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HomeBusinessMullen mulling run in provincial election 

Mullen mulling run in provincial election 


Bob Mackin

Could Alan Mullen return to the B.C. Legislature as an MLA? 

The former chief of staff to Darryl Plecas, the speaker from 2017 to 2020, confirms he is being courted by more than one party to run in the Oct. 19 provincial election.

Darryl Plecas (left) and Alan Mullen in Abbotsford (Mackin)

“I’m considering it, I’m having the discussions, I’ve certainly not committed one way or another,” Mullen said, adding he was approached for interim discussions about running in the Lower Mainland.

He declined to say which parties are showing interest, except to say that BC United, the former BC Liberal Party, is not one of them. Plecas was ejected from the party when he was chosen speaker in 2017, early in the Green-supported NDP minority government. 

Mullen rose to prominence by helping Plecas expose corruption in the Legislature, where clerk Craig James and sergeant-at-arms Gary Lenz both resigned in disgrace in 2019. James was later convicted in 2022 of breach of public trust. 

“I think some people, certainly in the back rooms of political parties, are scratching their heads thinking, why would you be asking him, a little bit controversial, and he basically calls a spade a spade,’ Mullen said. “Well, yeah, I wish every politician would call a spade a spade.”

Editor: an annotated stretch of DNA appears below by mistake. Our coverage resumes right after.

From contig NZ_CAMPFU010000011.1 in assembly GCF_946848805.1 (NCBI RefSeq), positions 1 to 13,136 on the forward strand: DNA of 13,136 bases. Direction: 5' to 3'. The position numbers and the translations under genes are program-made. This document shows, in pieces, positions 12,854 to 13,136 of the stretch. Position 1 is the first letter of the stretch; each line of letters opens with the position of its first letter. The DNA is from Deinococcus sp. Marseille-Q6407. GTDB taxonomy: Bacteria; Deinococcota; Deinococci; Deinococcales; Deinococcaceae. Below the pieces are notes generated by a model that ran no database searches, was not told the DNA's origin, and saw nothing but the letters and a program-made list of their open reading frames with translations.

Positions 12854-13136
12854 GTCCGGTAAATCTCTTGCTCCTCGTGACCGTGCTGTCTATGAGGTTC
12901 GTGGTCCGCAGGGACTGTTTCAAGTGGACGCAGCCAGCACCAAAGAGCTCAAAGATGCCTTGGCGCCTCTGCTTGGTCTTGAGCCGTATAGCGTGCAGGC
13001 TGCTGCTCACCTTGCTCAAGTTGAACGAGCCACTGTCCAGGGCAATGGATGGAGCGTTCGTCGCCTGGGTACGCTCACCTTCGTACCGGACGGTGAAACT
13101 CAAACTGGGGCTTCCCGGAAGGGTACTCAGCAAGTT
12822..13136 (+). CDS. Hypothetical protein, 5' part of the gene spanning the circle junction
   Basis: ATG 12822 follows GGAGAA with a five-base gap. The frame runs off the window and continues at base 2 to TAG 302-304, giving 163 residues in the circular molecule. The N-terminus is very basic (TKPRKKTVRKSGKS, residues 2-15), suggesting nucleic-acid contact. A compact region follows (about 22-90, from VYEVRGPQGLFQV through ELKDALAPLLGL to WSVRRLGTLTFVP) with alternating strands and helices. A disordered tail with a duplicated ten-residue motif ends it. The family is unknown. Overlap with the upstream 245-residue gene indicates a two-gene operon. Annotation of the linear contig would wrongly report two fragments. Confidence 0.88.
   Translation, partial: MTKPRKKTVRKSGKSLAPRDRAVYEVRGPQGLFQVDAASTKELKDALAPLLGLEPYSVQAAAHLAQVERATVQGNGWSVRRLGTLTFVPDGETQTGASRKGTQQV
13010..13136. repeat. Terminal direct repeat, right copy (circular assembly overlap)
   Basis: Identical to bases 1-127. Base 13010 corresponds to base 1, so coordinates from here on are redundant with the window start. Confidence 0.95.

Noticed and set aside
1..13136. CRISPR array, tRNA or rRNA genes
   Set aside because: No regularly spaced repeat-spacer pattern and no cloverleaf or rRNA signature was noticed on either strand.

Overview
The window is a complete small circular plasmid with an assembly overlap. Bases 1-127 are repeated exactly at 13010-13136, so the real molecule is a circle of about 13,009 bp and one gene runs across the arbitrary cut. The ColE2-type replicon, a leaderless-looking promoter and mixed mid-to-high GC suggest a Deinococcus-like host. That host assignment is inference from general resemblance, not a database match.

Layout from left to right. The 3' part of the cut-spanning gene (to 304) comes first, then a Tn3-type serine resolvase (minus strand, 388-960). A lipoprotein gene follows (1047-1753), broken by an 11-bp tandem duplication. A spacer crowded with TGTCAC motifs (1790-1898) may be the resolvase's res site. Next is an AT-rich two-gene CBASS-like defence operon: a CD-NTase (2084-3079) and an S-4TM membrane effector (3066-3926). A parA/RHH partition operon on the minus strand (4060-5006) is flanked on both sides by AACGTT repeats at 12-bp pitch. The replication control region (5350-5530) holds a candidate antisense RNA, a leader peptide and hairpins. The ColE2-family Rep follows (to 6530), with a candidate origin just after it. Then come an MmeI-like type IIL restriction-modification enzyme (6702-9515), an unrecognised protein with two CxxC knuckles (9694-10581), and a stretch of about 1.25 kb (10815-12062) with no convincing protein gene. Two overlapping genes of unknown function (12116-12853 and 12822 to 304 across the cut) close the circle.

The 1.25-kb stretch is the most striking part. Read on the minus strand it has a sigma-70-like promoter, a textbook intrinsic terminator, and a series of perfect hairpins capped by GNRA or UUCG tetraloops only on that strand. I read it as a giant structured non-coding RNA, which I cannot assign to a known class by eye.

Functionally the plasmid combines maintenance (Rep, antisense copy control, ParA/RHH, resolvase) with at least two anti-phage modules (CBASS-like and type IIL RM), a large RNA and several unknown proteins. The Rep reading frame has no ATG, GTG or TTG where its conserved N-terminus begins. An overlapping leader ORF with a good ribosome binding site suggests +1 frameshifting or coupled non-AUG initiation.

Mullen said he has never been a card-carrying member of any provincial or federal party and is not an ideologue. Instead, “in my capacity as chief of staff, it was always all about doing the right thing… it was about protecting the taxpayer, was always about looking after British Columbians.”

Among the work he did while in Plecas’s office was a 2020 report recommending cost-saving measures in Legislature security. It took until July 2023 for the Legislative Assembly Management Committee to adopt recommendations from “Review of the Sergeant-at-Arms Department and Proposals for Reform.” That is when the all-party committee heard that the first group of 10 unarmed safety officers began orientation and training. 

Mullen’s report recommended that Legislative Assembly Protective Services become a security department with unarmed officers in order to save more than $1 million a year. He found that the force protecting just 5.9 hectares was costing taxpayers $5 million a year and had become more expensive than the police forces in Victoria suburbs Oak Bay and Central Saanich. 

The B.C. Legislature should be a “glass house” where transparency is the priority, Mullen said.

“It’s the people’s house doesn’t belong to any political party, it doesn’t belong to any politician. They’re simply they’re doing the people’s work.”

After Plecas chose not run in the 2020 election, Mullen became head of investigations for a provincial regulator. He said he would mull the offers to run for office during the next three weeks. 

“I haven’t said no, and I certainly haven’t said yes, I’ve taken any call, any conversation. I’ve had the meetings, and I will continue to do so, and I’ll have some more this week,” said the Burnaby resident. “But at the end of the day, it’s not about necessarily me. It’s not about stepping back into the limelight. it’s not even about the political party. It’s about, is this the best time to do it, and is it the best thing for the province? If I feel overwhelmingly then, yes, that’s the answer, then I would obviously accept that and throw my hat in the ring.”

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